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Alfred Tennyson said, “In the spring a young man’s fancy lightly turns to thoughts of love.”

Perhaps it can also be said, “In the winter a not so young woman’s fancy turns to thoughts of Googling old love.”

 January can be a bit of a bummer. The magic and merriment of the holidays have passed. Now we hunker down to face frigid, dark days, incoming credit card bills, and our extra holiday pounds. The days are short, money is tight and our jeans are tighter.

 The holidays serve as guideposts along our life journey. During the holiday season, we reflect and reminisce about the past. Sometimes after the holiday let down, those memories evolve into daydreams and we continue examining our past in great detail. The subject of our scrutiny may be, “The one who got away.” and it is easy to become entranced with finding “that one”. We rationalize that it is merely curiosity and so one sleepless night, in our stretchy sweat pants, fighting our desire to finish off the leftover Christmas cookies, it happens— Nostalgia plus curiosity blend with boredom and a bit of denial. Endless access to technology eliminates all impulse control and POOF! — We are Googling “The one who got away”.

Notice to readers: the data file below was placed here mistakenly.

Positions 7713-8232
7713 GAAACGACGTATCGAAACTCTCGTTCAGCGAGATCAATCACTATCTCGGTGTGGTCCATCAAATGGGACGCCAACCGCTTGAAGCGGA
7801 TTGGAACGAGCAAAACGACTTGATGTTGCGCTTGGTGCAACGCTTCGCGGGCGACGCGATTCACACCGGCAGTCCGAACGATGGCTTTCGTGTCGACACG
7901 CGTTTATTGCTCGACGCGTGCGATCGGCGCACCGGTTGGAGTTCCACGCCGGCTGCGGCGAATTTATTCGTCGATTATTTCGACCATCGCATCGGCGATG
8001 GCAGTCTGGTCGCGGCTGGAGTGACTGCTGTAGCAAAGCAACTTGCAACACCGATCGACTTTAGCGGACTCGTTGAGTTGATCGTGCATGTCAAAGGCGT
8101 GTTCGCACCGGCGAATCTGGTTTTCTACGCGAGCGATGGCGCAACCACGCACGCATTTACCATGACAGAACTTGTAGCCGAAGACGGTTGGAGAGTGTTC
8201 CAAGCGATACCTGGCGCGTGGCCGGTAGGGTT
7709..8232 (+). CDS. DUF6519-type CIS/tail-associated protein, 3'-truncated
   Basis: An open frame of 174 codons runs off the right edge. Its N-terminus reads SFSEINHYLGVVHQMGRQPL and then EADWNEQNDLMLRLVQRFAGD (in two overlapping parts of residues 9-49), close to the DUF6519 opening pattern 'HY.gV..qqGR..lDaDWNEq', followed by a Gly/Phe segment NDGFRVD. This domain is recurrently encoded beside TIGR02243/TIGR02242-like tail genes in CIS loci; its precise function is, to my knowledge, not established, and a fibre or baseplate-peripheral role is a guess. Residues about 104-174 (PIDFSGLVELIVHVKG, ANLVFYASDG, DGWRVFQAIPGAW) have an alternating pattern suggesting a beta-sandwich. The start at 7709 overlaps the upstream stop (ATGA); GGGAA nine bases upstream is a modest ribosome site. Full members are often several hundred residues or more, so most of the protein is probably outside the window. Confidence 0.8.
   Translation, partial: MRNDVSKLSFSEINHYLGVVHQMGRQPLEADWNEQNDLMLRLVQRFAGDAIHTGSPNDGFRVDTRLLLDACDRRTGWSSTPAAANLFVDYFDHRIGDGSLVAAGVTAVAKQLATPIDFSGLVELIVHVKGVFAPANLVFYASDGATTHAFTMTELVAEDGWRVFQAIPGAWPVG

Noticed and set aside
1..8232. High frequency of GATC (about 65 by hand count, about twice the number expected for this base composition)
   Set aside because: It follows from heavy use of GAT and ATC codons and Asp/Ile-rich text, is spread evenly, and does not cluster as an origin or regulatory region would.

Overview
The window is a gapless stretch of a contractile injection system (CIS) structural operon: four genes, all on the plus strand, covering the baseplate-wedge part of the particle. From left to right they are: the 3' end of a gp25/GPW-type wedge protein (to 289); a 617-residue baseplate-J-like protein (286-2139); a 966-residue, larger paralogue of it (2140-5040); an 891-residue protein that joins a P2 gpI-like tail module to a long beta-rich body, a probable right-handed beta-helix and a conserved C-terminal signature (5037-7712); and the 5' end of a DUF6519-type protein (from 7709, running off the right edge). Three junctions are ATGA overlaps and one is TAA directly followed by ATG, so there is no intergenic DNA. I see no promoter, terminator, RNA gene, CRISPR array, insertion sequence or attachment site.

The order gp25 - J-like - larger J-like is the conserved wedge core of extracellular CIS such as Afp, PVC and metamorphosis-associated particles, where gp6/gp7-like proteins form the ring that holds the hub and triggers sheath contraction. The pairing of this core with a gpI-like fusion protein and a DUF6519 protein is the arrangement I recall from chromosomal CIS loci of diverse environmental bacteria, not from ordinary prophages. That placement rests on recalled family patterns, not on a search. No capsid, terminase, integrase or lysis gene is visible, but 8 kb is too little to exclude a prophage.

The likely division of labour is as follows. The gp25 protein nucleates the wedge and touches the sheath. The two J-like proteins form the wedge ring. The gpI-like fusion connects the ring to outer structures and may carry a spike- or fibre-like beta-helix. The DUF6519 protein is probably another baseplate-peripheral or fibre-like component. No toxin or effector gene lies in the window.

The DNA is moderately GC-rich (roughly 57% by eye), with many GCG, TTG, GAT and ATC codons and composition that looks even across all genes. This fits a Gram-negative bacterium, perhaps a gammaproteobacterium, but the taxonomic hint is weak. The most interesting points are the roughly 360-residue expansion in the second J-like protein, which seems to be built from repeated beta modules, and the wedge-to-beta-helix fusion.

Women, particularly those in less than stellar relationships or who have had single status thrust upon them, may be the most vulnerable to mistaking nostalgia for possibility. Looking back may feel more hopeful than looking forward. No longer wanting to self-soothe with shopping or eating, they turn to the “wonderful world of what could be.”

 Let’s be honest, there aren’t many of us who haven’t in a moment of curiosity looked up an old love, but most do not pursue contact. Not that long ago, our best efforts to find a prior boyfriend included asking a friend we may have in common or finding an old phonebook. Those efforts seemed to suffice our curiosity. Now it requires absolutely no effort to look up and hook up with an Oldie and hope he is a Goodie.

 At first, the connection feels magical…the fascinating part is that the chemistry hasn’t changed! You don’t see a paunchy, bald guy, but the virile young football player. And he doesn’t see the middle aged, gray haired muffin topped woman, but the young, slender, shiny faced you. And beyond loving him, you love the way he sees you!